PostBy: mikeandgerry On: Tue Sep 01, 2009 2:58 am

tvb wrote:Wow. It's like watching someone become a Democrat before our very eyes. First you post advocating a very progressive form of taxation to pay for health care reform and now Teddy Roosevelt is your hero?

Amazing.


Teddy is definitely a hero of mine and the Republican Party.


"one reason for health care reform....or not" was the title of the thread. I gave my one reason as "eliminate the third party payment of health care" and suggested how is could be done. The real problem is economics, or rather ignoring economics.

I don't advocate health care reform in the sense of a government takeover as the third party payer. Third party payers are the problem, not the solution. The third party payer systems shield the knowledge of cost from the consumer. This creates a perception that services are "free" and causes fees to escalate. This crowds out the poor from basic direct-pay service. It is not a problem for those who are productive members of society. It is only a problem for those who aren't and have health issues.

So, a tax is the only answer to the "problem" of universal coverage as perceived by the left and those who are not covered. Everyone needs to understand the cost driver and everyone needs to pay according to their abilities (to satisfy the socialists and capitalists alike). What they will receive is basic health care, the definition for which is the debate we will soon be immersed in if we have universal health care. However, those with means should be able to get better care if they wish to pay for it.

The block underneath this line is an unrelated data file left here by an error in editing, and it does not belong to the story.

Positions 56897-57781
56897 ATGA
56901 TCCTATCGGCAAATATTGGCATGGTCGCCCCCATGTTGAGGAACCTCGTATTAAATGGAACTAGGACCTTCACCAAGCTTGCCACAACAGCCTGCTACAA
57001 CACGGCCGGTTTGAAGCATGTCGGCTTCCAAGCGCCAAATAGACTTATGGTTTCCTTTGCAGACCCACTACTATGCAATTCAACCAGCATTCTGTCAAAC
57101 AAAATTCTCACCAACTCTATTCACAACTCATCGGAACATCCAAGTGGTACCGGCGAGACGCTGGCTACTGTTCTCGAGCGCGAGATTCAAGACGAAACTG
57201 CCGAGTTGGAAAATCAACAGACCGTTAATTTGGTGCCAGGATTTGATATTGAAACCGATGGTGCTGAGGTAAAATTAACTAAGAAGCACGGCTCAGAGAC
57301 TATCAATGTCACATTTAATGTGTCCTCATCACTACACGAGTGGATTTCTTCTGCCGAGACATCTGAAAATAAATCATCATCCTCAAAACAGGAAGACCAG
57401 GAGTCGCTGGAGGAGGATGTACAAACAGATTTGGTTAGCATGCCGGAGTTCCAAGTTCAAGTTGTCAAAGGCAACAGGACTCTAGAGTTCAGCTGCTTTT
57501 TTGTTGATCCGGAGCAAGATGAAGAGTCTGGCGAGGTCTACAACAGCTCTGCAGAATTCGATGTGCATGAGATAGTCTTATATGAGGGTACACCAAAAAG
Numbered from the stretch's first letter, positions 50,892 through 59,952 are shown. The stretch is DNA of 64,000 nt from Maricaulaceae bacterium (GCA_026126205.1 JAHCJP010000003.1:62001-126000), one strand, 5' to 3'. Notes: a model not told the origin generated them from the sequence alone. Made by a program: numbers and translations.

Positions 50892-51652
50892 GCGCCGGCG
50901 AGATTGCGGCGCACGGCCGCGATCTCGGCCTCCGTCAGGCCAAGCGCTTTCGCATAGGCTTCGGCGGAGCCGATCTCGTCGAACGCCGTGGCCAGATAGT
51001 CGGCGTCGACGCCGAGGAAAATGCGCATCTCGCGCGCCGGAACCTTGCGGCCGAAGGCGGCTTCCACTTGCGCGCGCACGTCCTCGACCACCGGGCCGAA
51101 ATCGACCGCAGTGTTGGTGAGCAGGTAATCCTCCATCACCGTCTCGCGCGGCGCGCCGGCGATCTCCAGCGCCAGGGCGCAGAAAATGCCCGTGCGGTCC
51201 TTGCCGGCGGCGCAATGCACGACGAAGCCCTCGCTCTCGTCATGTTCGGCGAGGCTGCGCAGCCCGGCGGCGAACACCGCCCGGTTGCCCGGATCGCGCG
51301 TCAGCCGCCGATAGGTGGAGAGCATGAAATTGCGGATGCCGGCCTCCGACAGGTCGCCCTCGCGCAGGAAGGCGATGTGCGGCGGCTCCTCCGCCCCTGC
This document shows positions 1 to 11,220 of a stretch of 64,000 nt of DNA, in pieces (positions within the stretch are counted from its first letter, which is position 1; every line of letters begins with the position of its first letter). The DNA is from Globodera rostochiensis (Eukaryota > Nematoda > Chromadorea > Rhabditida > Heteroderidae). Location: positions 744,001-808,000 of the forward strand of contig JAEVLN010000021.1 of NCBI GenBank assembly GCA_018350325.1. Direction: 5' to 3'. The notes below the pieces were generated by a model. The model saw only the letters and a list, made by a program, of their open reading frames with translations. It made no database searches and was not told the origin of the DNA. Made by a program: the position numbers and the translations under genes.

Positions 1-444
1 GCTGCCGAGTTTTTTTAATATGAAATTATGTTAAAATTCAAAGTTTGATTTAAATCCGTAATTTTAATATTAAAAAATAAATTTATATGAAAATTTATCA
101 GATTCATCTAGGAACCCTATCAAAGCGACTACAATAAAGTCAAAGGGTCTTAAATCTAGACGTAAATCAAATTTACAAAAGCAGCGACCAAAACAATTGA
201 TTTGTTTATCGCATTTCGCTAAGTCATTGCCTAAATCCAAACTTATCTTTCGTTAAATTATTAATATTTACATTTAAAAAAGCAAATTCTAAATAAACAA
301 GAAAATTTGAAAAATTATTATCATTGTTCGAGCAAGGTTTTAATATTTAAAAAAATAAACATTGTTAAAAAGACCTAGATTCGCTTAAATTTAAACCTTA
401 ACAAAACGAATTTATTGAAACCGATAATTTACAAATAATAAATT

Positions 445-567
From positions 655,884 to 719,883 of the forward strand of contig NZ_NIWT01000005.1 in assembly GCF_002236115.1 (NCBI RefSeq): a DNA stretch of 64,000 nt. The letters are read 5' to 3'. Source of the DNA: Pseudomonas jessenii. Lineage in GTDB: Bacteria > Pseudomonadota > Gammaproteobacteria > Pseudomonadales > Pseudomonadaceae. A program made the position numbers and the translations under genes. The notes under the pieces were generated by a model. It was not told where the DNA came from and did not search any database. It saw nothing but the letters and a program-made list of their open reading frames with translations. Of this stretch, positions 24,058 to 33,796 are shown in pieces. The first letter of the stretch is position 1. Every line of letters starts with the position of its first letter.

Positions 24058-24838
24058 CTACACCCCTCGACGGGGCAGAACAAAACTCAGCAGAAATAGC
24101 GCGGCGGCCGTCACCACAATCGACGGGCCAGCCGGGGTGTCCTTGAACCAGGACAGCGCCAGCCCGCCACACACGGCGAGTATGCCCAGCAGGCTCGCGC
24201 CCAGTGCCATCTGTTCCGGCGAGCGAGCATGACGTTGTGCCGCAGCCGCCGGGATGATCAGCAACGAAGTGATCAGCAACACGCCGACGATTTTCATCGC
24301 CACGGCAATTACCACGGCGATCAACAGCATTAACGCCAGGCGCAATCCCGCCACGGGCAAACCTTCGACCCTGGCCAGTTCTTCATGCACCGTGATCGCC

The portion of our total economy that pertains to health care costs is 17% and is the true cost of health care---in other words 17% of every paycheck in one form or another pay for health care at current costs. Placing the payment in the direct control of the consumer will lower costs as they shop to get the best bang for their buck while keeping the free enterprise system in place with regard to health care.

What I outlined is only food for thought.

There cannot be a solution to the problem of universal health care without a tax or forced premium of some sort. There cannot be a solution to the problem of rising costs without either a reduction in quality or service. These are the simple facts of economics. Should the US government under Obama's leadership decide to offer UHC and reduce health care costs, slowly over time (the key operative strategy for change by the democrats) there will be an increase in tax to those who can afford to be taxed and a decrease in both quality and service for those who were already covered.
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Re: Teddy- A Real American

PostBy: Black_And_Blue On: Wed Sep 09, 2009 6:31 pm

Obama associates with TR :

EXCERPTS OF THE PRESIDENT'S ADDRESS TO A JOINT SESSION OF CONGRESS TONIGHT:

I am not the first President to take up this cause, but I am determined to be the last. It has now been nearly a century since Theodore Roosevelt first called for health care reform. And ever since, nearly every President and Congress, whether Democrat or Republican, has attempted to meet this challenge in some way. A bill for comprehensive health reform was first introduced by John Dingell Sr. in 1943. Sixty-five years later, his son continues to introduce that same bill at the beginning of each session. http://politicalticker.blogs.cnn.com/2009/09/09/obama-if-you-misrepresent-whats-in-the-plan-we-will-call-you-out/
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Re: Teddy- A Real American

PostBy: jpete On: Wed Sep 09, 2009 7:13 pm

mikeandgerry wrote:There cannot be a solution to the problem of universal health care without a tax or forced premium of some sort. There cannot be a solution to the problem of rising costs without either a reduction in quality or service. These are the simple facts of economics.


Why is that a "fact" of economics?

I offer my own experience with LASIK surgery. That procedure was $10k+/eye when it first showed up. I had mine done 7 years ago for $1600 for BOTH eyes.

No insurance involved. And I'd be willing to bet that the time it takes to do the procedure and the success rate has INCREASED in that time.